How it started: Well-loved sand trucks in need of a new home.

What is the Buy Nothing Project and Why We Should All Participate

This article has been updated. It was originally shared in 2019. 

A couple weeks ago, I got a recommendation from a friend to join the Facebook group Buy Nothing West Chester Borough – and to be honest, I was hesitant. I’m on Exton Area Yard Sale and Babysitters of the Main Line and rather than being of much use they have a tendency to be background noise in my ever more cluttered newsfeed.

On the other hand I have been Marie Kondo-ing the crap out of my house and I love this idea of reuse especially with things like toys and clothes (and gifts I don’t need.) Would this group be different?

Before committing to another group, I did a little research on the Buy Nothing Project and it turns out, the project has grown into a sort of a movement. The idea was started eight years ago by two women with the idea we have too much stuff and we are throwing too much of that stuff into landfills (I’m paraphrasing here but that’s the gist).


“[The idea is to] get people to literally ask themselves whether they can buy nothing,’  Liesl Clark, one of Buy Nothing’s co-founders told NPR. “I don’t care if it’s just for an hour, or for a day or for a week.”

The project also, has a secondary objective, foster a sense of community and interaction among neighbors. Instead of anonymous drop-offs and porch pick ups, in person meetings are encouraged. Instead of short to-the-point posts, casual conversation and chatty background is the preferred tone.  As such the groups are meant to be hyper-local and are often not allowed to grow to more than one-thousand members. (Buy Nothing West Chester Borough, which since inception has split off a couple times shedding some of its greater-West Chester neighbors, currently has 1.1K members.)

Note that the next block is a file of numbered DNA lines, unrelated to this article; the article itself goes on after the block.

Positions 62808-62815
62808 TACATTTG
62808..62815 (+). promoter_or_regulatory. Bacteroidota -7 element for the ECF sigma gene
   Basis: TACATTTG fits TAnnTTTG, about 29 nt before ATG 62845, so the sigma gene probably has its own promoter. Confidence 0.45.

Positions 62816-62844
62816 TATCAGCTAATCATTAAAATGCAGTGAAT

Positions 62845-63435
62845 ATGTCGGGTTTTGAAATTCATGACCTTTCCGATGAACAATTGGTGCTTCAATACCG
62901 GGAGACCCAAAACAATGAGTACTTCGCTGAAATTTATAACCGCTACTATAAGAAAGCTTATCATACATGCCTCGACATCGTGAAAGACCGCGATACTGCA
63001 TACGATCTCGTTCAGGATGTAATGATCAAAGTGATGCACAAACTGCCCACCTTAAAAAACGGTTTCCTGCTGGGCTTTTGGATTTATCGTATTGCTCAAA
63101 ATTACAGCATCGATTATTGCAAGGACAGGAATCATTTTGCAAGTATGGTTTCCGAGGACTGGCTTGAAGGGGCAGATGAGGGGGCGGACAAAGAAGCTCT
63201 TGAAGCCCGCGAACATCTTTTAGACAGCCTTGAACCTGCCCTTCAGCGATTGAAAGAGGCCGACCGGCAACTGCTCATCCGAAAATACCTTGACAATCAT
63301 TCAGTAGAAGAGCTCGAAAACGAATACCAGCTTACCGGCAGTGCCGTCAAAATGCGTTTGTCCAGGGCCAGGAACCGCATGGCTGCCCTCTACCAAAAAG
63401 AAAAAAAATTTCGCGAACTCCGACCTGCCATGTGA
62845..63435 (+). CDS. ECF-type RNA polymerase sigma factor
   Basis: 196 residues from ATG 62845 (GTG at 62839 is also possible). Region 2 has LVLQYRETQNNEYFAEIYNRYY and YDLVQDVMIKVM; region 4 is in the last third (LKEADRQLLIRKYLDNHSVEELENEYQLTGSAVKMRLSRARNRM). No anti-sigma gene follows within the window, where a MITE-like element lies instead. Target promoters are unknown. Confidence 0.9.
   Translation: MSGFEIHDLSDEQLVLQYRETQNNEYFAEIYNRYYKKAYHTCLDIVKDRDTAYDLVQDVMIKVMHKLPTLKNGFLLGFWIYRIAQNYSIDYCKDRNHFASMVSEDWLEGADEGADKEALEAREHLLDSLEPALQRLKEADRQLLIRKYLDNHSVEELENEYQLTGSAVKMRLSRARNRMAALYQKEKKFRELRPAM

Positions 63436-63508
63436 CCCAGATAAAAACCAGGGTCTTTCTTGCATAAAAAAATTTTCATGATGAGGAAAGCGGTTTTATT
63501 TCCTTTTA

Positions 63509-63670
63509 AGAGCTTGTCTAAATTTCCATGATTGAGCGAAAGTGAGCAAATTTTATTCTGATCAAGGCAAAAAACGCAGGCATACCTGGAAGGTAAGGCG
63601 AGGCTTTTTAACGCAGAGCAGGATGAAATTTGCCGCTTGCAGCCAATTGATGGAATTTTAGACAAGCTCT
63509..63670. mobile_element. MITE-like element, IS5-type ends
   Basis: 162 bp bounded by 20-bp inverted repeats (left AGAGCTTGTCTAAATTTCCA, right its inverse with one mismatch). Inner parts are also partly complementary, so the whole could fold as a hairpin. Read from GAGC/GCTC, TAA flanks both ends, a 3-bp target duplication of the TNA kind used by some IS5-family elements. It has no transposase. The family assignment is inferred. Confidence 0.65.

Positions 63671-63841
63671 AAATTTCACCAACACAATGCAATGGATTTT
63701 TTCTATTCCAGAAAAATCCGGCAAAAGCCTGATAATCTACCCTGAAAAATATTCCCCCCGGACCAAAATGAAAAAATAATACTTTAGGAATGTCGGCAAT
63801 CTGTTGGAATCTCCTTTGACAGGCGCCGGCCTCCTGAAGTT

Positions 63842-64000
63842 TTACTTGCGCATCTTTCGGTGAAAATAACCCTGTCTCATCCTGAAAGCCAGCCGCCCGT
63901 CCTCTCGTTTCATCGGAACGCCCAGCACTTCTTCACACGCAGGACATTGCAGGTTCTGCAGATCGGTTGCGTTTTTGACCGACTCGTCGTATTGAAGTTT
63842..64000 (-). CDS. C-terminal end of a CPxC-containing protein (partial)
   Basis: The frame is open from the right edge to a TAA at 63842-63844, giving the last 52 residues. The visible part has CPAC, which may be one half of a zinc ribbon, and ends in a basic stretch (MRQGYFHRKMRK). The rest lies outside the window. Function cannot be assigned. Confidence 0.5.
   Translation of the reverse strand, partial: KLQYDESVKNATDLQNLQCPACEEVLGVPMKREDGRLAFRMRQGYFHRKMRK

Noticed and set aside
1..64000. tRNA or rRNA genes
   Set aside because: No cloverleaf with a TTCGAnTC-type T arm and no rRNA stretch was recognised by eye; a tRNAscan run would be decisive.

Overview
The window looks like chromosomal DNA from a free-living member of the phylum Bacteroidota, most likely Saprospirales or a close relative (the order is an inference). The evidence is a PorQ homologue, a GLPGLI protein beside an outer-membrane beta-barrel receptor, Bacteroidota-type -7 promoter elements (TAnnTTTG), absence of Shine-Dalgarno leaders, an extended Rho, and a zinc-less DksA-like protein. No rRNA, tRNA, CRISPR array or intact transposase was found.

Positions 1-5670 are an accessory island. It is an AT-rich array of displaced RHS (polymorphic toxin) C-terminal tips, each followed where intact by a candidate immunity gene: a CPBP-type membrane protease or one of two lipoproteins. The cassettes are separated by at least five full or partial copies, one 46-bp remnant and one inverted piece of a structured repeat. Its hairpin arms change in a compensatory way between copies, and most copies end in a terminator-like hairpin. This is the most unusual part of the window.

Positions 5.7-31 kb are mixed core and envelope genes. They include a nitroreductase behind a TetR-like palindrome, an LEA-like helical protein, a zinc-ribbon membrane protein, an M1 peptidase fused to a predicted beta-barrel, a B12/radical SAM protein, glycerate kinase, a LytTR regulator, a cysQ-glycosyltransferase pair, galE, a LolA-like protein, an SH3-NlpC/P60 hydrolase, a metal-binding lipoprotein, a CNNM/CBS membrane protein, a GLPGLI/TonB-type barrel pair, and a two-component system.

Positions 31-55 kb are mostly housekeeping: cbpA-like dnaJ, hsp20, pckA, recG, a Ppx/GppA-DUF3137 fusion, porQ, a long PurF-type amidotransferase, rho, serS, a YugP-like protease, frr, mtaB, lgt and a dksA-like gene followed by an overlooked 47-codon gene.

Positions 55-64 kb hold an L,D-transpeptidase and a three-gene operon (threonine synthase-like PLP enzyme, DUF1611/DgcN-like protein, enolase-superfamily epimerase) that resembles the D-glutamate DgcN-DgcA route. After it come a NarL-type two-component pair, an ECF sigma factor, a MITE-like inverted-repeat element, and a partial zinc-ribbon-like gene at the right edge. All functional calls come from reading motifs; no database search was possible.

So how did the West Chester chapter come to be and should I join? I spoke with group founder and local project admin Margaret Westbrook.


Q. How did you learn about the project?

Margaret: I heard about the Buy Nothing Project through another Facebook group I’m a member of called Minimalist Moms. I thought it looked interesting but was disappointed to see there wasn’t one here in West Chester so I decided to start one.

Q. What makes the Buy Nothing Project different from other Facebook groups? 

Margaret: The Buy Nothing Project is really focused on free acts of kindness within the community with no strings attached. I liked the idea of this too, but my main motivation was to share the things I had that I would otherwise trash. So basically trash recycling and sharing. Also I’ve notice as technology increases in our daily lives that neighbors don’t really interact anymore like they use to. I still don’t know many of my neighbors and figured if most people are on Facebook anyway, why not try and connect those neighbors and build relationships? I really felt like the small town of West Chester could really benefit from a group like this.


Q. What was the best thing you got or got rid of through the group?